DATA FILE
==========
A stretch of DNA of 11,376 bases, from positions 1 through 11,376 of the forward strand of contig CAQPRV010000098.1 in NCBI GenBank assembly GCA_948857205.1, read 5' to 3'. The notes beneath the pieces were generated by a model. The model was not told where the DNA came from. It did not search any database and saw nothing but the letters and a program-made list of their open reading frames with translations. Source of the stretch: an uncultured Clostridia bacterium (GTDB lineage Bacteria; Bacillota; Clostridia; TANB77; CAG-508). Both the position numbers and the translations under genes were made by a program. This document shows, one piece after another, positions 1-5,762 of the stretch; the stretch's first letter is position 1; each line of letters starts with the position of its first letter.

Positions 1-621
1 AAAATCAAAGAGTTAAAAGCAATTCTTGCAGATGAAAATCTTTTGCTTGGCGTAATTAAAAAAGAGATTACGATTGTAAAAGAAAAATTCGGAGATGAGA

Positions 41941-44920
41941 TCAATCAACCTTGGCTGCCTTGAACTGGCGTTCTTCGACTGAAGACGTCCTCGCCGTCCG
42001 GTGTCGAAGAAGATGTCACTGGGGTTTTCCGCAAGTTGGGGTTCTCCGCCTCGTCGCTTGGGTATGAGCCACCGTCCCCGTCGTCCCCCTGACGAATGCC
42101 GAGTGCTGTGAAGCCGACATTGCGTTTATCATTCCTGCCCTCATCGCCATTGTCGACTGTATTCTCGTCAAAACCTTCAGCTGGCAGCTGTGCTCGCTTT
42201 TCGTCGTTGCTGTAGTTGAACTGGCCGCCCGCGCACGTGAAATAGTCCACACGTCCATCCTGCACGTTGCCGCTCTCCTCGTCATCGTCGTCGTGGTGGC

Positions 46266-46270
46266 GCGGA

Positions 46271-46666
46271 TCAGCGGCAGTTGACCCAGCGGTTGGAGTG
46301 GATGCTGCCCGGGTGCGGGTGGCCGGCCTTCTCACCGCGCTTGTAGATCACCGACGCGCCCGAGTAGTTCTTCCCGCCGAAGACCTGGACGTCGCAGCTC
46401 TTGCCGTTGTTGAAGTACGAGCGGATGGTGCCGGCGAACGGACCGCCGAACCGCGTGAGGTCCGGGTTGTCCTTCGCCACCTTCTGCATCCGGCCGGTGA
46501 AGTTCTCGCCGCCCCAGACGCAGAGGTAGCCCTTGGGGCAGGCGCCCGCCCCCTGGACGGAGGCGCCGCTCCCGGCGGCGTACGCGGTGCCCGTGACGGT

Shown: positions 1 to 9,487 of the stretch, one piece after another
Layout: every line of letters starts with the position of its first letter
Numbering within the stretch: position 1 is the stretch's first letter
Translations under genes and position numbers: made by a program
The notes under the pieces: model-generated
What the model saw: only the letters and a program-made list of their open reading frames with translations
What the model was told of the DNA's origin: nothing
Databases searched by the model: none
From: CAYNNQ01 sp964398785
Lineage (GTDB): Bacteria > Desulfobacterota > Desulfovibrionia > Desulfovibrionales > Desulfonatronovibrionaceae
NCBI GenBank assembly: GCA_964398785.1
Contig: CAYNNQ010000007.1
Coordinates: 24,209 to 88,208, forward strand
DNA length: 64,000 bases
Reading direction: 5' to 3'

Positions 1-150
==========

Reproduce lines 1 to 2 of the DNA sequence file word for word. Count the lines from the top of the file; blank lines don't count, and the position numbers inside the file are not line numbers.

A stretch of DNA of 11,376 bases, from positions 1 through 11,376 of the forward strand of contig CAQPRV010000098.1 in NCBI GenBank assembly GCA_948857205.1, read 5' to 3'. The notes beneath the pieces were generated by a model. The model was not told where the DNA came from. It did not search any database and saw nothing but the letters and a program-made list of their open reading frames with translations. Source of the stretch: an uncultured Clostridia bacterium (GTDB lineage Bacteria; Bacillota; Clostridia; TANB77; CAG-508). Both the position numbers and the translations under genes were made by a program. This document shows, one piece after another, positions 1-5,762 of the stretch; the stretch's first letter is position 1; each line of letters starts with the position of its first letter.

Positions 1-621